Earlier this week, the Indian government banned 59 mobile applications, citing national security concerns. A press release release Press Information Bureau Government Bans 59 mobile apps Read more said that these apps are engaged in activities that are “prejudicial to sovereignty and integrity of India, defence of India, security of state and public order”. The government also accused these apps of “stealing and surreptitiously transmitting users’ data in an unauthorised manner to servers which have locations outside India”.
It’s no coincidence that all the 59 apps were of Chinese origin. From e-commerce players like Club Factory and Shein, to utility applications like UC Browser, CamScanner and SHAREit, to social media platforms like Bigo Live, Helo, and, most notably, TikTok—the short video sharing app that has taken India by storm over the last two years.
Given India’s recent, high-profile border skirmishes skirmishes CNN Twenty Indian soldiers dead after clash with China along disputed border Read more with China, it doesn’t require deep insight to assert that this was a political move. The aim being to send China a signal, as well as assuage critics within India who were demanding military and economic retaliation against its neighbour.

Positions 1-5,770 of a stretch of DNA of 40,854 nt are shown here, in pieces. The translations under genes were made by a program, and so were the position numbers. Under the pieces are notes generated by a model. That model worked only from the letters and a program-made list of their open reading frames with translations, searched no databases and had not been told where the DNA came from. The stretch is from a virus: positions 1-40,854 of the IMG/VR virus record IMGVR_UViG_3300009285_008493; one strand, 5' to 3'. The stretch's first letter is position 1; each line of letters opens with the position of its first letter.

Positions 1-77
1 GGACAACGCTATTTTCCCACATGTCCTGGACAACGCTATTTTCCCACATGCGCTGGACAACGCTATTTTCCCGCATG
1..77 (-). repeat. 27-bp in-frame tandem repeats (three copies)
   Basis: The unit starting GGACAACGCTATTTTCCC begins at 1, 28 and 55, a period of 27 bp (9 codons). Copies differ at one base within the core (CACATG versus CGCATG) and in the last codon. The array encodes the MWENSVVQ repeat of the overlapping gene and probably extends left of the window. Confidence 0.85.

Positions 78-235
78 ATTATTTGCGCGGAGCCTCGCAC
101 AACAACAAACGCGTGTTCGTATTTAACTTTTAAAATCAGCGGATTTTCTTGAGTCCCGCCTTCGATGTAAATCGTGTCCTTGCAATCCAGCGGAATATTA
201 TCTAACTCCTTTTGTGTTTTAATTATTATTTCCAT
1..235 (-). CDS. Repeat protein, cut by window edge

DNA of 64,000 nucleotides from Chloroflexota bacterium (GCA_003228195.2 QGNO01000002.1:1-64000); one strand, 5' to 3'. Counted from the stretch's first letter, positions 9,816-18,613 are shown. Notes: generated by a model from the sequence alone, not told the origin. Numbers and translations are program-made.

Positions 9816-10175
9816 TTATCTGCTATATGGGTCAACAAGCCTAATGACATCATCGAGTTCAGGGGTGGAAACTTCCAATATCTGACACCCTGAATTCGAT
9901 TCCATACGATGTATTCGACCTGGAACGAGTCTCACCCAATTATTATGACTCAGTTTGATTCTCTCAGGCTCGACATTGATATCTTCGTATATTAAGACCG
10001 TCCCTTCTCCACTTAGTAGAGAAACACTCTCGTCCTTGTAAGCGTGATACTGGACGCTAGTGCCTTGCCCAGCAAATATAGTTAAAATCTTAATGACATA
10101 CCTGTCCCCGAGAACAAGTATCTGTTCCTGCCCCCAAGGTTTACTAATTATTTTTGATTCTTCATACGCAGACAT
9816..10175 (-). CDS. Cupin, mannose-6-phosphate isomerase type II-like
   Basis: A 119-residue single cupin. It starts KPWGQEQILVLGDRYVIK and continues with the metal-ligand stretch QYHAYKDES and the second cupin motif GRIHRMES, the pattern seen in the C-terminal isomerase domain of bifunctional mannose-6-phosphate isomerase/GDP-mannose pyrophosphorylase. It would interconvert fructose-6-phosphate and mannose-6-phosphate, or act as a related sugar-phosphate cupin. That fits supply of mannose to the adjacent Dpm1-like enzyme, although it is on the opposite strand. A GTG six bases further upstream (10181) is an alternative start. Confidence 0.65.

Be that as it may, the announcement was greeted with exultation by large swathes of the Indian startup ecosystem. It was likened to India’s Sputnik Moment Sputnik Moment Sputnik Moment The moment when a country or a society realises it needs to catch up with technological advances of another country —an opportunity for Indian startups to fill the gap left by erstwhile leaders like TikTok, and build large enduring businesses.
Speaking to The New York Times The New York Times The New York Times With India’s TikTok Ban, the World’s Digital Walls Grow Higher Read more , Dev Khare, a partner at venture firm Lightspeed India, acknowledged that India’s app ban was a populist, “feel-good” step in some ways. But he asserted that it was justified. “If this is what China does to the rest of the world, then the rest of the world has the right to do it to China,” he said.
This might well seem justified, but for the fact that Khare’s employer has a large presence in China. Lightspeed Venture Partners invests hundreds of millions of dollars in the country.